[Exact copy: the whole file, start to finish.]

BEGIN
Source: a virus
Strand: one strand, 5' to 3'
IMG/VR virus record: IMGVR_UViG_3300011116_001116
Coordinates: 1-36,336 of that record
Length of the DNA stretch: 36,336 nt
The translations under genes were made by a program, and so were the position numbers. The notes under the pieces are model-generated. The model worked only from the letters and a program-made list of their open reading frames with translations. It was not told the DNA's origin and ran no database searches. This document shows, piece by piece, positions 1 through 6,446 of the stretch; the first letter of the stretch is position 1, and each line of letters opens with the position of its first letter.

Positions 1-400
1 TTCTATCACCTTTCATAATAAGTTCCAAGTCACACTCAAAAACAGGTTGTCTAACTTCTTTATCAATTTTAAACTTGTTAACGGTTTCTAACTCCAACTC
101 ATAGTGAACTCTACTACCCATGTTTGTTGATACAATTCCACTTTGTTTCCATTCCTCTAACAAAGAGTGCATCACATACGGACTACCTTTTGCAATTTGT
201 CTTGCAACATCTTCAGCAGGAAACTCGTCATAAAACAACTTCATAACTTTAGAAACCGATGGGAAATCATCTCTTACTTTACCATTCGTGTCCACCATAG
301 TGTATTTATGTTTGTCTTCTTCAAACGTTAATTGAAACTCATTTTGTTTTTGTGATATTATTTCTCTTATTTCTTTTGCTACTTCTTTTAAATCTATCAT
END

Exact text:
Source: a virus
Strand: one strand, 5' to 3'
IMG/VR virus record: IMGVR_UViG_3300011116_001116
Coordinates: 1-36,336 of that record
Length of the DNA stretch: 36,336 nt
The translations under genes were made by a program, and so were the position numbers. The notes under the pieces are model-generated. The model worked only from the letters and a program-made list of their open reading frames with translations. It was not told the DNA's origin and ran no database searches. This document shows, piece by piece, positions 1 through 6,446 of the stretch; the first letter of the stretch is position 1, and each line of letters opens with the position of its first letter.

Positions 1-400
1 TTCTATCACCTTTCATAATAAGTTCCAAGTCACACTCAAAAACAGGTTGTCTAACTTCTTTATCAATTTTAAACTTGTTAACGGTTTCTAACTCCAACTC
101 ATAGTGAACTCTACTACCCATGTTTGTTGATACAATTCCACTTTGTTTCCATTCCTCTAACAAAGAGTGCATCACATACGGACTACCTTTTGCAATTTGT
201 CTTGCAACATCTTCAGCAGGAAACTCGTCATAAAACAACTTCATAACTTTAGAAACCGATGGGAAATCATCTCTTACTTTACCATTCGTGTCCACCATAG
301 TGTATTTATGTTTGTCTTCTTCAAACGTTAATTGAAACTCATTTTGTTTTTGTGATATTATTTCTCTTATTTCTTTTGCTACTTCTTTTAAATCTATCAT